“Even though I'll assume from your two last names that you are a bro, I hope you'll still enjoy our POV on this matter.” That was the last line of the email I got from #YouUp producer/writer/star Teresa Lee, turning me on to the series she created with writing partner Melanie Owens (DP’d by Alissa Crist and Alex Tepper). Despite my two last names, I made the transition from “bro” to self-loathing quasi-hipster during my Freshman year of college when a member of the lacrosse team yelled “Get a room, faggots” at me and my best friend, Sam, from the open window of his hunter green Rav 4. All this is to say that Teresa’s concern about my not appreciating her series was for naught — first because I’m not a bro and second because her collection of vignettes is so infinitely relatable for any twenty something living in New York, that I can’t imagine anyone not enjoying — or at least having a strong opinion on — her “POV” on matters of metropolitan womanhood. READ MORE
While Thanksgiving is just hours away, we gather here on this Eve of Forced Familial Interactions to discuss a holiday much more solitary: The Night The Tooth Fairy Visits. It’s an event that comes at different times of year for every child (or adult with severe dental decay) who believes in the majestic molar monger (does the tooth fairy even take molars?). That said, tooth fairy interactions rarely happen the way writer/stars Matt Dennie and Josh Sharp depict in their The Truth About the Tooth (Fairy). For one, the winged wonder doesn’t wake you up. Because you’re asleep it’s hard to say if she looks like a transvestite hooker, is a thief, or talks to you with the sassy, seen-it-all know-how of a Puerto Rican elementary school nurse, but I’m pretty sure Dennie and Sharp took some license here. Inaccurate as it may be, this sketch is a brilliantly executed, rich character piece brought to the next level by joke specificity. In a pitch meeting, this concept probably would’ve sounded stale, met with cold stares and passive aggressive responses like “Is there anything more Thanksgivingy we can do?” but thanks to Dennie and Sharp’s commitment to making this idea so textured, it beats the STUFFING out of most of the GOBBLE-DAMN T-Day sketches I’ve seen thus far!!! Ugh, sorry about that. Have a nice holiday.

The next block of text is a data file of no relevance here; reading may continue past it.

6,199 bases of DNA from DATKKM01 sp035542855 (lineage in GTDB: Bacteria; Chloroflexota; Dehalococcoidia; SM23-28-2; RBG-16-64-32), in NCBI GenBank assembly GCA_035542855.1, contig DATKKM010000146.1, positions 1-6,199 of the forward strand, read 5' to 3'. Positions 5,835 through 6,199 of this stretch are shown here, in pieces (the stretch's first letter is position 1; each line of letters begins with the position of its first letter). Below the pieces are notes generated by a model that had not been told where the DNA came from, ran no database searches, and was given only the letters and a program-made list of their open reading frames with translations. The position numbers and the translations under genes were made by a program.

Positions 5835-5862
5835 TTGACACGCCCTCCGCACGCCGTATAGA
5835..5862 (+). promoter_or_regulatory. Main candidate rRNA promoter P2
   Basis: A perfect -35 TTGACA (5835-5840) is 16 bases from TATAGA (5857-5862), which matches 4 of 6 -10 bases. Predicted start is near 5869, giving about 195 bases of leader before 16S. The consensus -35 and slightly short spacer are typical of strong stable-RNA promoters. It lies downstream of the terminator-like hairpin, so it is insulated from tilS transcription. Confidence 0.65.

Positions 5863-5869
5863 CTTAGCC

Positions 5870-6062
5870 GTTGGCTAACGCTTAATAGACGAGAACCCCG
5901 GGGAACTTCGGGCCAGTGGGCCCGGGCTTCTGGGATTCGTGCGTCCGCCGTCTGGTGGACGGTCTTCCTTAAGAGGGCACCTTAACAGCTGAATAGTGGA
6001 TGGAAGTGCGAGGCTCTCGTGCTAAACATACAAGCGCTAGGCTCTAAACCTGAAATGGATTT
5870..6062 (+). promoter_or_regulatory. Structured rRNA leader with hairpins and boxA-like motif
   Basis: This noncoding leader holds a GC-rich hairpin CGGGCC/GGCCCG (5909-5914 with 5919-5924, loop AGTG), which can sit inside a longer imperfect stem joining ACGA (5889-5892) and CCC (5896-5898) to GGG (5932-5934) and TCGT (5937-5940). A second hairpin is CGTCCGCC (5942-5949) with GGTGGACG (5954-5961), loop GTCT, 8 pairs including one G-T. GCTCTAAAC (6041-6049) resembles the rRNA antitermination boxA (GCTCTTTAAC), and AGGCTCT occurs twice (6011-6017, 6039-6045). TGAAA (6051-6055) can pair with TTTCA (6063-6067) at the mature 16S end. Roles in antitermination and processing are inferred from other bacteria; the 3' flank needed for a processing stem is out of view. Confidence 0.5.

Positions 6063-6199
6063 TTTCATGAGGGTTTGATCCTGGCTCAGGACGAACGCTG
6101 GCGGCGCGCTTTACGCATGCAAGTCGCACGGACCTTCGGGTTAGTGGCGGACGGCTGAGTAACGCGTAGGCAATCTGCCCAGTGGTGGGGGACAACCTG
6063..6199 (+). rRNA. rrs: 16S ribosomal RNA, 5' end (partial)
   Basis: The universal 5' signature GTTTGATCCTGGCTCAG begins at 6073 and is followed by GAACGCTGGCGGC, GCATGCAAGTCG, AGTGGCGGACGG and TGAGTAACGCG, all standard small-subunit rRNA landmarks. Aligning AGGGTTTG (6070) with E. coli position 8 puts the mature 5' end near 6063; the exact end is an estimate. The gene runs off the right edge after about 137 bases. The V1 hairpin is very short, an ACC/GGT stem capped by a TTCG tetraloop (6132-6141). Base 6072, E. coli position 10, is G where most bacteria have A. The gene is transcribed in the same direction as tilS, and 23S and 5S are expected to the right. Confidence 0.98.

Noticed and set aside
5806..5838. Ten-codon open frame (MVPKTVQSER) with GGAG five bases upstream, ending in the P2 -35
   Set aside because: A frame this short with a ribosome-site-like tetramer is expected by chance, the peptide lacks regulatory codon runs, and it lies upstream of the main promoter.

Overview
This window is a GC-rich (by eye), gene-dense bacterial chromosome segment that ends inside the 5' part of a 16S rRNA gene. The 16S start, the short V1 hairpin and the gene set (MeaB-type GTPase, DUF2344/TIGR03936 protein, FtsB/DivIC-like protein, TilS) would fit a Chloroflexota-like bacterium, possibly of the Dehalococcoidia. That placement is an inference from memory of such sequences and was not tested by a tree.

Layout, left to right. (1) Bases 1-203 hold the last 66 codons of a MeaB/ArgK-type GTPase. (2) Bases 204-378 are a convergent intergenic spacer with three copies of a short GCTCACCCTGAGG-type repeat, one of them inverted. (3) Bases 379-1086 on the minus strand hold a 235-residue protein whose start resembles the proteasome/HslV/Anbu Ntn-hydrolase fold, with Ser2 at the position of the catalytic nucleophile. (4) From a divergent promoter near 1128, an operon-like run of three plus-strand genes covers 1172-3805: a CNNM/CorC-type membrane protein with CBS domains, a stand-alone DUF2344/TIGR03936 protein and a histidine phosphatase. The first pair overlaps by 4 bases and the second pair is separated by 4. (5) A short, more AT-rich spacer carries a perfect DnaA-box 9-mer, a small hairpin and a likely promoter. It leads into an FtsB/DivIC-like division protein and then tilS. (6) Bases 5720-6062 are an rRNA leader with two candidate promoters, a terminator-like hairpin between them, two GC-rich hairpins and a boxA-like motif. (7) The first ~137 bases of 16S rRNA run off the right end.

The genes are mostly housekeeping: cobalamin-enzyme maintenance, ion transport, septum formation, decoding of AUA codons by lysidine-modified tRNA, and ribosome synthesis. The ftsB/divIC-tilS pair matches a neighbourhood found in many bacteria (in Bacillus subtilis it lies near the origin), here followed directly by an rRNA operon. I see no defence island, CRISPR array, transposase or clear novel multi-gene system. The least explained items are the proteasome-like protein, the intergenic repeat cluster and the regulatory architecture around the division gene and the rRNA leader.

There are two kinds of emails I receive that make my skin crawl. One is from a membership sales person at The Equinox gym in SoHo. I went in once with a friend and said I might join and now he emails me every day about special offers that “won’t ever be available again!” even though they’re available literally every day. His name’s Phil and he’s a real pain in the ass. The second kind of email that gives me the willies is the kind that pitches a sketch or web series idea about hipsters, zombies, or hipster zombies. It’s not that I have any deep-rooted aversion to these subjects, it’s just that I’m sick of hearing about them — they’re the web equivalent of people yelling “I’m Rick James, bitch!” on the street during SantaCon. It’s not inherently not funny, it’s just tired. But then, series like Roger, The Chicken come along and remind me that, no matter how banal the underlying idea of hipsterdom seems, there’s absolute magic to be mined in something I thought I was really sick of. Co-created by Matthew-Lee Erlbach and Mallory Portnoy, written by Erlback and Jeff Ashworth, and starring all three, Roger, The Chicken is a powerfully smart, original project about hipsters that made me realize there are no tired premises, only tired executions. READ MORE
What’s the key to producing successful web videos? There’s no guidebook, that’s for sure. As much as we think we know what’s funny, what’ll get shared and featured on the likes of HuffPo and Splitsider, the viewing public is highly unpredictable. Luckily, creators aren’t totally in the dark — there are some unofficial rules of web media that start to guide our path toward digital success. Many have been talked about in this very column; you know the old faithfuls like “keep it under 3 minutes,” “keep it topical,” “relatable humor is good humor,” but perhaps the most salient “rule”, one creators’ share time and time again, is “Just make stuff.” Create content, a lot of it, and don’t worry if it’s not Webby-worthy. Use the medium to get a feel for the medium.